Up until now, it‚(TM)s been a pretty amazing year for Irish film. The Irish film industry has had success after success. Enjoyable movie, after enjoyable movie. And I‚(TM)m really glad to say that trend is now continuing, thanks to Parked.
It‚(TM)s the story of Fred (Colm Meaney) who lives in his car, in a seaside car park. A man of few words and at the same time a man who‚(TM)s face tells a thousand tales. In between failed attempts at signing on the dole and successful fiddling with clocks, Fred‚(TM)s existence is as barren as the ocean landscape he see‚(TM)s through his windscreen. That is until Cathal (Colin Morgan) turns up, complete with his own car and drug addiction. Cathal almost instantaneously brightens up Fred‚(TM)s bleak little world and the two become close friends, getting into a scrape or 2 along the way. As they grow closer, Cathal encourages Fred to ask out Jules, an attractive music teacher, and at the same time Fred attempts to get Cathal clean and sober.
There‚(TM)s only one way to describe Parked. And that‚(TM)s mesmerizing. Firstly, this isn‚(TM)t the type of role many people are used to seeing Colm Meaney in. Whilst Parked has a few comedic moments, these are quite natural, and not in the usual ‚Jaaayyyyssssuuuussss‚? Meaney style. His face just sucks you into his world and within the first few minutes, you are genuinely feeling sorry for character and are completely rooting for him. At times, Colm Meaney‚(TM)s performance is almost hypnotic. It‚(TM)s almost like a real life documentary at times, and that is testament to a really, award winning performance. I‚(TM)d go as far as saying, it‚(TM)s Meany‚(TM)s best performance to date. His on screen counterpart is played by Colin Morgan, who again, is equally outstanding. His portrayal of a junkie is incredibly honest and heart warming at times. And if there was ever a huge star in the making, Morgan is it.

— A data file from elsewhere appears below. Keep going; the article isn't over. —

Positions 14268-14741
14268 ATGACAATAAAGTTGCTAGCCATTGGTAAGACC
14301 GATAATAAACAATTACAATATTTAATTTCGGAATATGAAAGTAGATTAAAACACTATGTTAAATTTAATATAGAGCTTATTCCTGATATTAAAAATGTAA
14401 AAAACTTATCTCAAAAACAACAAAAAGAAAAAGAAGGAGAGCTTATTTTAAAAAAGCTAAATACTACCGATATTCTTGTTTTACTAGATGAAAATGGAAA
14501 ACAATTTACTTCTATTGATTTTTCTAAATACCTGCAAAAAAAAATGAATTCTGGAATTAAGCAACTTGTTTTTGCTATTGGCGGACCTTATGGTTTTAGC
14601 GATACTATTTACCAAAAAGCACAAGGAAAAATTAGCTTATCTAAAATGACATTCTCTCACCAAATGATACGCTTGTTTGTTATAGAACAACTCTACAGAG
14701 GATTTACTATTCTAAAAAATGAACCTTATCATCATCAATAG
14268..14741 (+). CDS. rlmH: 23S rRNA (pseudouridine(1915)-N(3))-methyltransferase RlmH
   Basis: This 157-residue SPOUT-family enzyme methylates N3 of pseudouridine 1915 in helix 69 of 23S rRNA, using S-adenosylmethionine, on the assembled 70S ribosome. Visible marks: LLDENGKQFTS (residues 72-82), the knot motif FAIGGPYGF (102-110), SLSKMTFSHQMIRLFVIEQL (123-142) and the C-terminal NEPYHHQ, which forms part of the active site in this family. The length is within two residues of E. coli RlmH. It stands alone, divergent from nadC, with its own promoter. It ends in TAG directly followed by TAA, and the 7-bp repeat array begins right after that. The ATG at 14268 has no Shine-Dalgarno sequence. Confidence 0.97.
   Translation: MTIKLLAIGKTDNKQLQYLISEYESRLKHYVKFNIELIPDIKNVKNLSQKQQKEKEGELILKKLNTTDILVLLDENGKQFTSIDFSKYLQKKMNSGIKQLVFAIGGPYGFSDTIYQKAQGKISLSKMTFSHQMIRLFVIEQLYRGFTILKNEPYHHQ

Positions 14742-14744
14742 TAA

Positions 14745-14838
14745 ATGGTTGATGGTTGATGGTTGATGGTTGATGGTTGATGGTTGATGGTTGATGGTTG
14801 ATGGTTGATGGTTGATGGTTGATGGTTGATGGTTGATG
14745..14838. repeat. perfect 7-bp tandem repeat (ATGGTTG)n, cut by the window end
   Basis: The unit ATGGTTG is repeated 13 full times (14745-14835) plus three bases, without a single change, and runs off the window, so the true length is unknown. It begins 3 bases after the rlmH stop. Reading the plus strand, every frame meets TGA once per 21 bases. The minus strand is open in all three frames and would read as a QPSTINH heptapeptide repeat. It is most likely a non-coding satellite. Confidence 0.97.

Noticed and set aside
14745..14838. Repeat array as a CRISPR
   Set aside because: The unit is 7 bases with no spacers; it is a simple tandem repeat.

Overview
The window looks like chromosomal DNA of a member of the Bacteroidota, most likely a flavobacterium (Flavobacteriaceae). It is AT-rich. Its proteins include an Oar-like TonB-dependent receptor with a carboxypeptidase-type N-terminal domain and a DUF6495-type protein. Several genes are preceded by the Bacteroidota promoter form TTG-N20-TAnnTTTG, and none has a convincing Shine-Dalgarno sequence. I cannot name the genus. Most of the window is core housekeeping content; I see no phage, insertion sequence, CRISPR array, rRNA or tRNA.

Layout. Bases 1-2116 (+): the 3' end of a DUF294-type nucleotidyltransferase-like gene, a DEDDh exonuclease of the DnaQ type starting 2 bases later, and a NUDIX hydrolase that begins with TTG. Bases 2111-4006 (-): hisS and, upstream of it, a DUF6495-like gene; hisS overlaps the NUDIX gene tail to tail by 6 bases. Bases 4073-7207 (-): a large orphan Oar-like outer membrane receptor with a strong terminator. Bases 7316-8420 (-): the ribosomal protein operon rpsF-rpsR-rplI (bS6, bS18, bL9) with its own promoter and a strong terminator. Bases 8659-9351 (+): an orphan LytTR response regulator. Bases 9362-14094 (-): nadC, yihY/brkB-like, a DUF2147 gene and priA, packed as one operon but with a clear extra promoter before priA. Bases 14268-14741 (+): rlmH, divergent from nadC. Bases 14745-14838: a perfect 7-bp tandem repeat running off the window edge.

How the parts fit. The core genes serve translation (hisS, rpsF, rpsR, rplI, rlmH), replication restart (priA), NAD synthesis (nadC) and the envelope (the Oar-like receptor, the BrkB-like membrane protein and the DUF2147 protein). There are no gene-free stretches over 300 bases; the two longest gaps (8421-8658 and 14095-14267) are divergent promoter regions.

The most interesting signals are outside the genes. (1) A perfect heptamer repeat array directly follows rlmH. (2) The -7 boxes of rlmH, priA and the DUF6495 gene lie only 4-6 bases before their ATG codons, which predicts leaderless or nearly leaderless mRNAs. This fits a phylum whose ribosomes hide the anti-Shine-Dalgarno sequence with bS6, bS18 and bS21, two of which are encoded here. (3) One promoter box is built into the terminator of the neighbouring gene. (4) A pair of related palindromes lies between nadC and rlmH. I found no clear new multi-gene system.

At 94 minutes, Parked isn‚(TM)t exactly what you‚(TM)d call a long movie. But, man, do you get value for money. There‚(TM)s not a moment goes by where it‚(TM)s not evoking some emotion out of the audience. It‚(TM)s gripping. It‚(TM)s heart warming and heart breaking. It‚(TM)s incredibly well timed, given the current economic climate . And for me, and I don‚(TM)t know why, there is something genuinely magical seeing Colm Meaney on the streets of Dublin (albeit short lived). From a directorial point, Darragh Byrne seems to make every second count and the performances he has gotten out his cast is phenomenal.
It‚(TM)s a movie that tragically, won‚(TM)t be for everybody as It is quite dark, in tone and style. If I had to be really critical, I would have like to get a bit more background to Meaney‚(TM)s character and it feels slightly rushed towards the end. That aside, this is a movie that will have a profound effect on the those who go to see it. And whilst it‚(TM)s not something I‚(TM)d be rushing out to watch again, it leaves such a mark, it doesn‚(TM)t matter. It‚(TM)ll be parked in your head for some time to come! A must watch!